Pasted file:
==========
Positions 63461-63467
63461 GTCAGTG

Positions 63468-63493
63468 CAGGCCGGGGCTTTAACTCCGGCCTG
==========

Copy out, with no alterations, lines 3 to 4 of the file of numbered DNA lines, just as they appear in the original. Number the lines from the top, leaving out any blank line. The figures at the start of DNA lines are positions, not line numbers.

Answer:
Positions 63468-63493
63468 CAGGCCGGGGCTTTAACTCCGGCCTG